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Holy Blueberries Piggos

July 30th, 2014

We have the pigs in an area by the back garden that has a small patch of high bush blueberry bushes.  They were overgrown with weeds, something blueberries do not take too kindly too.  We knew the pigs would chomp down the weeds and possibly root a little around the bushes.  That wasn’t a huge issue though, I figured I could simply take cuttings to start new bushes. I didn’t think much of the bushes until yesterday when I noticed they were heavy laden with GIANT berries.
blueberries 1
The pigs had decided to use the area around the bushes as their latrine after chomping down the weeds. They have only rooted a little bit around one bush. I plan on moving them shortly and filling back in with soil and the bush should do just fine. The size of these berries is incredible. I’ve been growing/picking blueberries my entire life and I’ve never seen berries this large. They’re flavorful too, not watered down as sometimes oversized fruit is.
blueberries 2
Funny thing is that I read in a very old (circa 1880’s) livestock book that pigs fed with wheat middling have very high quality manure, some of the best pig manure you can get. I didn’t think much of that until now. The pigs have been getting wheat mids in their feed every day. In return I get giant fruit, I think next I’ll be putting them in the orchard under the fruit trees to improve fertility in that part of the garden.

What kind of manure or fertilizer have you found to work best in your garden?

8 Comments to “Holy Blueberries Piggos”
  1. ann roberts on July 30, 2014 at 7:35 am

    Beautiful berries. We use rabbit manure. Supposedly the best manure around and instantly usable as it is a cold manure and won’t burn plants.

    Let us know if you ever get cuttings from blueberries to take. Or if you successfully move them. We have tried numerous times and have never been able to. Our on-line research has led us to believe that we are not the only ones. Not sure why they are so difficult to mess with but as long as I can buy new plants at the nursery to build my blueberry empire I am happy

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    • Susy on July 30, 2014 at 8:33 am

      I have both moved blueberry bushes and successfully rooted cuttings many times in the past. I think the key to root cuttings is to be very patient. Usually I take cuttings after they produce fruit and put in a pot of 100% peat. I put them in a shady spot throughout the summer, making sure to keep them moist and then I overwinter them in a sheltered spot with lots of mulch surrounding the pots. My parents have also rooted them in peat moss bales that they have around. They take cuttings and put them in the top of a bale that they have cut open. They stay there for 8-9 months. In the spring they pull out the rooted blueberry cuttings and then spread the peat in the garden.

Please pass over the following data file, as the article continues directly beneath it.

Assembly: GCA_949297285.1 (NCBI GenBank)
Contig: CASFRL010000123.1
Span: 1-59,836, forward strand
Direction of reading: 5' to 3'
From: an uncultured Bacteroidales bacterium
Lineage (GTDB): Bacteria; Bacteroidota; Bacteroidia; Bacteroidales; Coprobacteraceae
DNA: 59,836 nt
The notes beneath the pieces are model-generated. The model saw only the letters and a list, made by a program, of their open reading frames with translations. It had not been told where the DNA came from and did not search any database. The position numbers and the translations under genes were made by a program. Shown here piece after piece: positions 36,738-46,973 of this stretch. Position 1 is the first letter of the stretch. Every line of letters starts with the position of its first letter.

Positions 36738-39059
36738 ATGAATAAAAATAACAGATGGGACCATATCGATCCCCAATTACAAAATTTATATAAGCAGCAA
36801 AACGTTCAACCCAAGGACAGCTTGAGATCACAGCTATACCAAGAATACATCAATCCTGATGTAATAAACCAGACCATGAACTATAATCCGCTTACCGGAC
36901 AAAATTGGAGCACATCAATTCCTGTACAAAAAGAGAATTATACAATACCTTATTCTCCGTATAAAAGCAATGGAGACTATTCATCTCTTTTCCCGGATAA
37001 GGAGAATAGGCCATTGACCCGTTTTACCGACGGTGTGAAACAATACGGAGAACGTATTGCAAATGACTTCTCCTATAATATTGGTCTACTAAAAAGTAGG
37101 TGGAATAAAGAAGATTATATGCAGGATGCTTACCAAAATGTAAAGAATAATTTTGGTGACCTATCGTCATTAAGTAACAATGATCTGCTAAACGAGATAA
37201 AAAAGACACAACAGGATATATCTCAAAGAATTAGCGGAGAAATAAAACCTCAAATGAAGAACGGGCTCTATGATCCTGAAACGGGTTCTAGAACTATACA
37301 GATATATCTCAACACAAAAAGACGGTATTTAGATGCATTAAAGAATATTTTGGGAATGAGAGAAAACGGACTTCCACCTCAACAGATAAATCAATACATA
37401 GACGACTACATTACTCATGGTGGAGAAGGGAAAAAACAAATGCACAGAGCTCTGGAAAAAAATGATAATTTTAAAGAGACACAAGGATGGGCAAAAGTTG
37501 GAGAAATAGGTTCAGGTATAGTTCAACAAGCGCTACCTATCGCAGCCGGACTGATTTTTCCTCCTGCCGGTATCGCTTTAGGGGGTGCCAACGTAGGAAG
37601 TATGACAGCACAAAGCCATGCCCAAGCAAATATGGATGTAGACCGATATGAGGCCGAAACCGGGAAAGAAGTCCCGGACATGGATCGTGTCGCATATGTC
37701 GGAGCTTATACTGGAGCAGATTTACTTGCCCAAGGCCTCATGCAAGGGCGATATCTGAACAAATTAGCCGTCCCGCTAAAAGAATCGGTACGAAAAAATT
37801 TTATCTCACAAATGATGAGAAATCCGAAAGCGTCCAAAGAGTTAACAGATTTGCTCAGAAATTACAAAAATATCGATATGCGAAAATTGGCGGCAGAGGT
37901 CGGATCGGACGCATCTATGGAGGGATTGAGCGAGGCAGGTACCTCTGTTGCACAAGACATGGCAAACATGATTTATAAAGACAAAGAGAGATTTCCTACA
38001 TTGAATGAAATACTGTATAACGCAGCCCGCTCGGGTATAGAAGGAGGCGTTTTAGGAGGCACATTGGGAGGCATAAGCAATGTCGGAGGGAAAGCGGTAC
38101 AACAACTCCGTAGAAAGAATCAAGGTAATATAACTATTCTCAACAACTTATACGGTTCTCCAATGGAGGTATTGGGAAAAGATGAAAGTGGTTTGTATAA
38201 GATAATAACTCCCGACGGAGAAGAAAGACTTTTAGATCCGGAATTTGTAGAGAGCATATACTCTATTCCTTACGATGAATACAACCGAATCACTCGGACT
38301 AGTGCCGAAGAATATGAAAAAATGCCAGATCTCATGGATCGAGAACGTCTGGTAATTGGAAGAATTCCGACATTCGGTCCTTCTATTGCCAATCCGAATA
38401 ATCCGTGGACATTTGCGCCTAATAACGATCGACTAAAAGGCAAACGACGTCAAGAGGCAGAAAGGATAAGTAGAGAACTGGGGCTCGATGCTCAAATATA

I think the key to moving mature bushes successfully is to keep them well watered. Blueberries tend to have fairly shallow roots that aren’t too far beneath the soil level, so they need watered a bit more often when establishing than other plants do. A good layer of mulch also works wonders, something acidic like wood chips is best.

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  2. Nebraska Dave on July 30, 2014 at 7:58 am

    Susy, wow, those are some mighty fine looking berries. I think I’ve mentioned before that I do have a source of unlimited horse manure but just haven’t capitalized on it. I have good intentions but don’t follow through on my plans to make horse manure tea. This year’s garden is so bad for me that there’s really no point in pursuing it. Next year will be better.

    Pigs are the best for cleaning up brush and weeds, aren’t they. They are always seem to be happy just being the best pig they can be, don’t you think? I see more ham and bacon on the horizon.

    Have a great blueberry day.

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  3. PennyAshevilleNC on July 30, 2014 at 8:30 am

    Those are incredible- how cool! I have 3 bushes of different varieties that someone was selling from their yard years ago here… no idea what they are. This year they are producing like crazy! I don’t try to harvest really, I kind of put them in for bird/animal diversity, but yesterday I got about 2 cups :D
    Neat tip– I brought home the evergreen wreaths from Christmas at church and stacked them around the new tiny bushes to keep them from being trampled and it turns out that as the wreaths decayed, it was helpful in acidity. A happy accident. So now I toss one around them each winter and then dump used coffee grounds in there.

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  4. Amy on July 30, 2014 at 9:03 am

    They look like berries that grow in the pinebarron areas of NJ. The soil is naturally acid and the blueberries love it.

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  5. Natasha on July 30, 2014 at 12:02 pm

    Any chance you could sell a few of those cuttings? Those berries are gorgeous! I think I definitely need some blueberry plants next year!

    Reply to Natasha's comment

  6. Sarah on July 30, 2014 at 1:04 pm

    I wish we could grow blueberries here. Too hot and wrong ph though. I’ve never been great with fertilizing. Burned a few plants and now I get nervous about overdoing it.

    Reply to Sarah's comment

  7. Natasha on July 30, 2014 at 6:23 pm

    I used the fishy fertilizer you recommended awhile back. I used it on Friday and by Monday, I noticed a huge difference in my plants. It’s great stuff!

    Reply to Natasha's comment


This is a daily journal of my efforts to cultivate a more simple life, through local eating, gardening and so many other things. We used to live in a small suburban neighborhood Ohio but moved to 153 acres in Liberty, Maine in 2012.

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